Music (and to a lesser extent, dance) also plays a large part in her work. She started playing the piano at the age of nine, and her love of this instrument – and classical music in general – is evident in many of her best creations. The Pianist centre table is one such piece, the table representing what she sees while playing the piano, which is not the keyboard but her fingers gliding over the keys. She recently launched the Symphony stool, made to the actual sound of Beethoven’s 5th Symphony.
“The fluffy part on top, in Mongolian lamb fur meets the musical tension felt during the 1st moment of the symphony and contrasts with the smooth handmade movements of the base in oxidised brass that recreate the most melodic chords,” she explains.
Above: The Symphony Stool with the top in Monolian lamb fur and the base in oxidised brass.
Joana travels extensively. Her creative process, she tells us, is intuitive, and results from her experiences, memories and the places she visits and treasures.
Above: The Special Tree Cabinet mirrors the colours and form of the trees and below, The Special Tree Sideboard, both finished in exotic root veneers.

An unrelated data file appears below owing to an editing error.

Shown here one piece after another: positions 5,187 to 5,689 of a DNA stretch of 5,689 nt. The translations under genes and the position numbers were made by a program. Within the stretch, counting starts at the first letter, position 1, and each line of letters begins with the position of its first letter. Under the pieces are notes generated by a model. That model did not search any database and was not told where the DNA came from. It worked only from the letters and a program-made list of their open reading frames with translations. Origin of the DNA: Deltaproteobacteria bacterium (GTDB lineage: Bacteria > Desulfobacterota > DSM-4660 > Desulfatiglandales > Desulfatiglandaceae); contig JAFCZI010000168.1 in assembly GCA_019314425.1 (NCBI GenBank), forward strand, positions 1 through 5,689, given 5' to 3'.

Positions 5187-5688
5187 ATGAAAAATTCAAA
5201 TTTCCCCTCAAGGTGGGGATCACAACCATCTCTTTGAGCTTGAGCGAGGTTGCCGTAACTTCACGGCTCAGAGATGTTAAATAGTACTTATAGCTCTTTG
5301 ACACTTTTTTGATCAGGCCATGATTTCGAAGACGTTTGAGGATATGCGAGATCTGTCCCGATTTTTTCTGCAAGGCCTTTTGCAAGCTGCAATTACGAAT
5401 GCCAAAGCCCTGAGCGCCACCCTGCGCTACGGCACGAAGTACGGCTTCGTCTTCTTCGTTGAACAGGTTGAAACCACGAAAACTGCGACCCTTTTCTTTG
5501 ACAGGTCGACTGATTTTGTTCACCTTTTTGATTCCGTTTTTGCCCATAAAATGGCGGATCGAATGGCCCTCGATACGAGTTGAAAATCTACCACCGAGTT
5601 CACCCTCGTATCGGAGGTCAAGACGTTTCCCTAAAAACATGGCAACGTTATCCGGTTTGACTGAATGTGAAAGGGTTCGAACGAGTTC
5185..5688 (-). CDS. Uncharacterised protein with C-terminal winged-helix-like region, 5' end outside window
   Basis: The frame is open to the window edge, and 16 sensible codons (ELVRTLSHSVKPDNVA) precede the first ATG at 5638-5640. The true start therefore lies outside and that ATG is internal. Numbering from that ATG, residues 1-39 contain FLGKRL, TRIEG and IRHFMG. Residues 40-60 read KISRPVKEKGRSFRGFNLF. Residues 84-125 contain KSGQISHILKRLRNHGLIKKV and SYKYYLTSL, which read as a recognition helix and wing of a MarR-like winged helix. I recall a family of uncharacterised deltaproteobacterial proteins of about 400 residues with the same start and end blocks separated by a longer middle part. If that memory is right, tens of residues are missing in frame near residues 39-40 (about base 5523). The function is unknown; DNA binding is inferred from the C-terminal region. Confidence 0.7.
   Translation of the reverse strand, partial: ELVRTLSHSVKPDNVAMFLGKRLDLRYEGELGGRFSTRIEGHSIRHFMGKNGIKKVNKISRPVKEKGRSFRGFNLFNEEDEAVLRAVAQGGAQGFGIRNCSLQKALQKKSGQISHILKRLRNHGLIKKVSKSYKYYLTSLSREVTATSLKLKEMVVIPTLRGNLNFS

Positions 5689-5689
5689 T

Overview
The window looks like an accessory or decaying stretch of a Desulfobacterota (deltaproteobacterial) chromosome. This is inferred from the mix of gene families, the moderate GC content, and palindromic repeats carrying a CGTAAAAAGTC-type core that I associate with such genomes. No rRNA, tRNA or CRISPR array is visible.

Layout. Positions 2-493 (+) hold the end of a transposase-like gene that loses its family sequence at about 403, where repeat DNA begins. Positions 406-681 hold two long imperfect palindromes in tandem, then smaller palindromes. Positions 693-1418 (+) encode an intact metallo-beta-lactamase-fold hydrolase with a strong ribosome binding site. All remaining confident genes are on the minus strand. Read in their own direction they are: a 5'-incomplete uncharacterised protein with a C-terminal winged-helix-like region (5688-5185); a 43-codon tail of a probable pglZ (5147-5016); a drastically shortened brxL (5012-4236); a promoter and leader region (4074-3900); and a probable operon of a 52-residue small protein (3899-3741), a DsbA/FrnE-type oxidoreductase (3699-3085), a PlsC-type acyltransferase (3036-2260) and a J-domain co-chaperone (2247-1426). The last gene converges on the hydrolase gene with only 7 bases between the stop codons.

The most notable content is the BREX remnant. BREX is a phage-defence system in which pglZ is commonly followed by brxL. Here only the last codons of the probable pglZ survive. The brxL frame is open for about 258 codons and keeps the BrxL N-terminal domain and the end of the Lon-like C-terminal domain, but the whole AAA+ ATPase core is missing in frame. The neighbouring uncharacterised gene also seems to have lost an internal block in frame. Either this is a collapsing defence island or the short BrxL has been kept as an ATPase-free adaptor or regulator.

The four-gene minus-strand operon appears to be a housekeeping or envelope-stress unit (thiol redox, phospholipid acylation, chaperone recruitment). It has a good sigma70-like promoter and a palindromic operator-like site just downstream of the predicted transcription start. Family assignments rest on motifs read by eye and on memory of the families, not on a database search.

“The birth of a new piece may result from a new image that crosses my eyes or an old memory that’s revisited a long time later. When a new idea shows up, it automatically materialises in the mind with its form and function without a rational intervention on my behalf,” she says.
But not always. “If the birth of an idea is freely created without any rules, the construction process is completely the opposite and focussed on overcoming the most varied technical issues that appear during the evolution of the initial idea.”
Above: The Arizona Mirror from The Beyond Memory Collection, inspired by “The Wave” rock formations in the Arizona desert (below).
Some of her pieces, she says, could be described as enlarged jewellery. She mentions her Inspiring Tree lamp (above right) as a piece in which original goldsmith techniques were used, but a brief look through her entire lighting catalogue tells us just how important the craft of jewellery is to her. In fact, she has designed some pieces of jewellery just for family members, made entirely by her own hand.
We asked her if, in old age, she would prefer a retrospective exhibition of her work at MoMA in New York or that ordinary people would recognise her work. She would like both. “My goal is to create meaningful art pieces with function, that touch people’s hearts, and I would be honoured to have an exhibition in MoMA that would highlight the quality of the designs while deeply connecting with the viewers.”
Based on what she has achieved so far, it is quite likely all her dreams will come true.